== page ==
Becoming a Better Job Candidate, Part 1 of 12: Improving Your Communication

Communication is one of the most important soft skills that employers and hiring managers look for when they’re vetting candidates. Almost every single job requires some form of communication, whether it’s in email form, face to face interactions, or crafting publications to be dispersed to the public. So it’s important to show off your communication skills during the entire hiring process. Here’s how you can become a better job candidate by improving your communication.


Compose professional emails


First, make sure you return all phone calls and correspondence within 24 hours. Check and double-check spelling, grammar, and formatting. If you’re not totally sure on a word’s definition, look it up. Don’t risk sounding uneducated by using a word incorrectly. The more you read, the stronger your vocabulary will become.


Practice good nonverbal communication


Demonstrate confidence by standing up straight, making eye contact, and connecting with a firm handshake. Your first impression is an important one—your interviewer will make a snap decision about you based on your presentation and body language. Dress appropriately. Even though many companies are resorting to more casual dress codes, you should investigate each company’s culture and try to match it. If in doubt, dress a little nicer than you think they’re expecting.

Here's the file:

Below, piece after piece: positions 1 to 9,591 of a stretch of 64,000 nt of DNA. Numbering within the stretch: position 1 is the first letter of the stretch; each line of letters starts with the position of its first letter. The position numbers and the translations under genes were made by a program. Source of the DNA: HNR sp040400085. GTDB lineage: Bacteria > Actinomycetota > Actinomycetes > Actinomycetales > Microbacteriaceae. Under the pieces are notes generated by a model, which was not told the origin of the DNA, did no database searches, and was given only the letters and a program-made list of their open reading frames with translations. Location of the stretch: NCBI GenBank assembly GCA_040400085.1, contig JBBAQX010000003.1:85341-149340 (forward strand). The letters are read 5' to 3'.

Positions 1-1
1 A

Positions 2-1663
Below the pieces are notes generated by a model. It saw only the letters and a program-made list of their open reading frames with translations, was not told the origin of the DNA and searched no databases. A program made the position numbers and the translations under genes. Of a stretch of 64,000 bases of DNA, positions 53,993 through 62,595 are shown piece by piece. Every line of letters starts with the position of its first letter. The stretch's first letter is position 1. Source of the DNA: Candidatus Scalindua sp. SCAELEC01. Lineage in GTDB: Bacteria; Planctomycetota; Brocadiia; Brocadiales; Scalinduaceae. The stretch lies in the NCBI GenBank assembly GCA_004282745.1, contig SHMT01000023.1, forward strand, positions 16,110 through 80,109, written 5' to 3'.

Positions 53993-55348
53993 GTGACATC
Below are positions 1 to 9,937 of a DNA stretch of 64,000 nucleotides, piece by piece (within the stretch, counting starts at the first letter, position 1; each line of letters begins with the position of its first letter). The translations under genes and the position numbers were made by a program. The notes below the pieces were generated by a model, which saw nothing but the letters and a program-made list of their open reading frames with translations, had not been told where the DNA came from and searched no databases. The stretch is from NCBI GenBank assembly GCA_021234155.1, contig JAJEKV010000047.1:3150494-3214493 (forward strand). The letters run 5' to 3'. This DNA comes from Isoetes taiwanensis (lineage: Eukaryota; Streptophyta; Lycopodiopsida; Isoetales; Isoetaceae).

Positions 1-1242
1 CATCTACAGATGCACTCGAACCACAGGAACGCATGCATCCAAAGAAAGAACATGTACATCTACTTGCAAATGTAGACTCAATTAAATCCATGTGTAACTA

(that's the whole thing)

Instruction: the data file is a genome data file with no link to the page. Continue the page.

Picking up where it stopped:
Let them know you’re listening


There are two sides to effective communication, and the second might be more important than the first: you have to listen! Your interviewer is giving your information and cues, so make sure you’re paying attention and responding accordingly. Though you should have rehearsed what you want to say, you still need to answer the questions they shoot at you. Show that you’re hearing what’s being said and match the interviewer’s tone, mood, and pace of speaking.


Don’t talk too much


Though you want to make sure you’re providing thoughtful, complete responses during job interviews, there is such thing as talking too much. You don’t want to risk over-sharing, especially details that might come back to bite you. Practice speaking clearly ahead of time so you offer concise, focused answers to their questions and don’t ramble. Re-read the original job posting and make sure you can elaborate on how your skills match the position’s requirements.


Stay professional


Don’t be too familiar with your interviewer. Match the level of familiarity and friendliness of the person who meets with you. Bring energy and enthusiasm so you can show off your passion and interest in the job, but use appropriate language. You don’t want to offend anyone by using slang or you’ll be shown the door! Don’t appear too desperate, or they might wonder whether there’s something questionable about you. You still want to seem calm, cool, and confident!

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